this is not going to be a good post.
or a happy one. i've been dreading its creation all night.
with my 2nd glass of shiraz in front of me, i'm pulling out the big guns to self-bribe. i have had no desire to write. in weeks. even diary, the unpolished home of stream-of-ANNAness languishes. the flog gasps potentially final breaths. where did she go? and will she ever post anything more substantial than an internet quiz about books or cities?
i don't know.
that's the honest to G-d truth. i'm in so much pain right now, i can't bear to do anything, much less create. just typing "pain" in that last sentence filled my eyes with saltwater recrimination. this was supposed to be a good year. Ha. i was mindless when i believed that. Naïve. You see, i didn't pay attention to dates…
st. patrick's day to the rest of you, but not me. kiss me, i'm here b/c of this holiday. (note to self: wear emerald green knickers. oh, whom are you kidding. no one shall pinch you on this bleak day). bleak? yes. you read right. it's bleak.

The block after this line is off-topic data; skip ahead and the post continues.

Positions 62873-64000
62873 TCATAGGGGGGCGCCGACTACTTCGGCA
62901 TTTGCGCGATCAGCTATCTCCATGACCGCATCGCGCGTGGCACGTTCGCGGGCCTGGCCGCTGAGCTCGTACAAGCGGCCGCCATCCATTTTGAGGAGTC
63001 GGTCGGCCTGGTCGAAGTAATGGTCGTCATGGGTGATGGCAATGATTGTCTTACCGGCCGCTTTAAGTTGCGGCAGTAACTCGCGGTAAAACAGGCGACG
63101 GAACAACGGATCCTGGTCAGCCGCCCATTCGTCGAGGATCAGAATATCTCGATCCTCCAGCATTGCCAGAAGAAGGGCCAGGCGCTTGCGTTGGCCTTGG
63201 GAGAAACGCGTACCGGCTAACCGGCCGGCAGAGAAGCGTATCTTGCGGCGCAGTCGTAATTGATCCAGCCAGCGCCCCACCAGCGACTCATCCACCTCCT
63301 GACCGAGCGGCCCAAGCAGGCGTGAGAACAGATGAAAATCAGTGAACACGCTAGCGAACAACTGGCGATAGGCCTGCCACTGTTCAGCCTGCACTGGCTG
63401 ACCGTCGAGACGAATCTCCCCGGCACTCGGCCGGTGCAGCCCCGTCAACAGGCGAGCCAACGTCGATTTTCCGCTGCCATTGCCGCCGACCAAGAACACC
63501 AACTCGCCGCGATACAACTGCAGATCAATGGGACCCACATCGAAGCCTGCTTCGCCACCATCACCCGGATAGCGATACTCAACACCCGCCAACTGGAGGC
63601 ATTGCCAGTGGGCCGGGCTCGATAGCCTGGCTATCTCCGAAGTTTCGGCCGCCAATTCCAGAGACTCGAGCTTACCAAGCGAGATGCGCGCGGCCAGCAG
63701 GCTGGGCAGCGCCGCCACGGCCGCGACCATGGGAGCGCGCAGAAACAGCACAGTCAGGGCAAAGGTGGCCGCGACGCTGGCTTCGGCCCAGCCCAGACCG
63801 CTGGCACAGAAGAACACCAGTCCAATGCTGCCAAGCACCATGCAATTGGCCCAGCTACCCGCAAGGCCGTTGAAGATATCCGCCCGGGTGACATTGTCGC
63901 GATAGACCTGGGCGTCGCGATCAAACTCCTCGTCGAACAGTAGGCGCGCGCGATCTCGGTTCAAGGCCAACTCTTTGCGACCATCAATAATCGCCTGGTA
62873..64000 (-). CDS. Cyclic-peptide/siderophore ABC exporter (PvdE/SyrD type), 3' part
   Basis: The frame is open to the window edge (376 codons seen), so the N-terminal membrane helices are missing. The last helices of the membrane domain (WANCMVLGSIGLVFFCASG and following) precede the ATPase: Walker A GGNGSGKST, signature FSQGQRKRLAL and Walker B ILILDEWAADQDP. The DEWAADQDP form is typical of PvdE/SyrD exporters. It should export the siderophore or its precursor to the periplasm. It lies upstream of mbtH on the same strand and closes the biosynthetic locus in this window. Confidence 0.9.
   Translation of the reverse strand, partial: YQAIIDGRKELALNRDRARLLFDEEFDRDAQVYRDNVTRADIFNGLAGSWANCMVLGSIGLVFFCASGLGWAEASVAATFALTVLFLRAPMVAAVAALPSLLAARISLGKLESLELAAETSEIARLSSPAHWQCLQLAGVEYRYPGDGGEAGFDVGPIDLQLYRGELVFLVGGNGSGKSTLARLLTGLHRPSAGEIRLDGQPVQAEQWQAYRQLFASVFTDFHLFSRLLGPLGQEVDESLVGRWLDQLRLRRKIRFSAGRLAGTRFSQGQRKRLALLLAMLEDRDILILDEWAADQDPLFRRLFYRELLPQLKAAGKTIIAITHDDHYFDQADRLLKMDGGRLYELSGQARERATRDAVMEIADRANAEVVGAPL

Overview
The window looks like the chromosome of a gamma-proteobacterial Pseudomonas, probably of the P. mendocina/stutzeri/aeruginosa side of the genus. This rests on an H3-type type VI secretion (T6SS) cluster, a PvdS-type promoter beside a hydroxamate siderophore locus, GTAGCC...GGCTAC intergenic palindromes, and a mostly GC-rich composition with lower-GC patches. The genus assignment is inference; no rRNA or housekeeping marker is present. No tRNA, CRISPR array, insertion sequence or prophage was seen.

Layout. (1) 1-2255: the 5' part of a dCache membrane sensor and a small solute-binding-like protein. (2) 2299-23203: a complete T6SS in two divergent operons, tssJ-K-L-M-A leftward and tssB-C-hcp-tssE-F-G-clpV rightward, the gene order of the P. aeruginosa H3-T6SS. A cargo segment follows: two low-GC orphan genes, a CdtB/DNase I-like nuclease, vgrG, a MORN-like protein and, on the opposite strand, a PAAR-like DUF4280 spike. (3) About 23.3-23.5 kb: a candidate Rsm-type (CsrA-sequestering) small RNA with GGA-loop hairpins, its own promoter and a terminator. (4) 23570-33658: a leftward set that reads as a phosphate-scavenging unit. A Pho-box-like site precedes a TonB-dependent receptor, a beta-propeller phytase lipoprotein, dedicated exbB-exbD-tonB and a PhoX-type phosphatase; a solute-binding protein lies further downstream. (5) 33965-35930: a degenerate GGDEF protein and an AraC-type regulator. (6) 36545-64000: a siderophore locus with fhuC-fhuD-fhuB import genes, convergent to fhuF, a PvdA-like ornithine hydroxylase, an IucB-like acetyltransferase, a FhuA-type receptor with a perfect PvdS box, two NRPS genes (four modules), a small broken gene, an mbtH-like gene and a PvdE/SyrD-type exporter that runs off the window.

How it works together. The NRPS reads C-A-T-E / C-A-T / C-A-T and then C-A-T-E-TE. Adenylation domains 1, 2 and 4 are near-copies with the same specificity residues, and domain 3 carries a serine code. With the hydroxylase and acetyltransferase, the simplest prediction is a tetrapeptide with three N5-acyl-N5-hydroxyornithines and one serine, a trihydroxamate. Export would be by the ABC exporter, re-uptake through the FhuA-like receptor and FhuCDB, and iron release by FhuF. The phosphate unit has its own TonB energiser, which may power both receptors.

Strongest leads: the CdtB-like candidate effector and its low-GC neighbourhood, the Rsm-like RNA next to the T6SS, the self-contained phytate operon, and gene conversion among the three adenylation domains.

decades ago, on this exact day, a nervous man in a new suit and a shy woman in an ecru sari walked in to the Greek Orthodox church in San Bernardino, CA. when they walked out, they were bound to each other, under G-d's watchful eye. when they walked out, they were my parents.
when i was a little girl, i thought it odd that my parents got married on this irish holiday. "couldn't they pick a normal day???" i took it as proof-positive that i was weird, that my family was odd, that my parents were...well, my parents. luxuries, anna. if only you knew, all those years that you scorned it, that one day you'd be grateful for what was seemingly strange, if only you knew that this day would come...march 17, 2004.